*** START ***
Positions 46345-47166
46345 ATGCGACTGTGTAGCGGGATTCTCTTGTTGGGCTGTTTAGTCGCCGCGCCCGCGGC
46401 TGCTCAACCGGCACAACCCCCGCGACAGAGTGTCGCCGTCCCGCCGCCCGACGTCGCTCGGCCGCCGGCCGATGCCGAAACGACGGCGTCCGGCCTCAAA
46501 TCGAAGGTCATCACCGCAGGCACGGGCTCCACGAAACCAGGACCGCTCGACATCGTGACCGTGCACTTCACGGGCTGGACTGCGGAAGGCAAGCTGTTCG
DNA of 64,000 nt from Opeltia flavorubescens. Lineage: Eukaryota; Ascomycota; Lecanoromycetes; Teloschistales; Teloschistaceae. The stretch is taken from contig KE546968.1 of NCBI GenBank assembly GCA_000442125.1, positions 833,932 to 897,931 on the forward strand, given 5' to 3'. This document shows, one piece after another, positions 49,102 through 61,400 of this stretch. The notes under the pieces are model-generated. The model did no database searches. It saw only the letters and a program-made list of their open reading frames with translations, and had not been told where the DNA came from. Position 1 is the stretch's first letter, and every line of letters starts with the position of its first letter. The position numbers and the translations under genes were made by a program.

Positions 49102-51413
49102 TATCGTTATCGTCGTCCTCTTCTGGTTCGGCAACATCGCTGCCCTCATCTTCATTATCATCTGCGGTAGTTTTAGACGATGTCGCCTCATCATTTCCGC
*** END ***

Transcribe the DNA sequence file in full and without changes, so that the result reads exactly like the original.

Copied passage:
Positions 46345-47166
46345 ATGCGACTGTGTAGCGGGATTCTCTTGTTGGGCTGTTTAGTCGCCGCGCCCGCGGC
46401 TGCTCAACCGGCACAACCCCCGCGACAGAGTGTCGCCGTCCCGCCGCCCGACGTCGCTCGGCCGCCGGCCGATGCCGAAACGACGGCGTCCGGCCTCAAA
46501 TCGAAGGTCATCACCGCAGGCACGGGCTCCACGAAACCAGGACCGCTCGACATCGTGACCGTGCACTTCACGGGCTGGACTGCGGAAGGCAAGCTGTTCG
DNA of 64,000 nt from Opeltia flavorubescens. Lineage: Eukaryota; Ascomycota; Lecanoromycetes; Teloschistales; Teloschistaceae. The stretch is taken from contig KE546968.1 of NCBI GenBank assembly GCA_000442125.1, positions 833,932 to 897,931 on the forward strand, given 5' to 3'. This document shows, one piece after another, positions 49,102 through 61,400 of this stretch. The notes under the pieces are model-generated. The model did no database searches. It saw only the letters and a program-made list of their open reading frames with translations, and had not been told where the DNA came from. Position 1 is the stretch's first letter, and every line of letters starts with the position of its first letter. The position numbers and the translations under genes were made by a program.

Positions 49102-51413
49102 TATCGTTATCGTCGTCCTCTTCTGGTTCGGCAACATCGCTGCCCTCATCTTCATTATCATCTGCGGTAGTTTTAGACGATGTCGCCTCATCATTTCCGC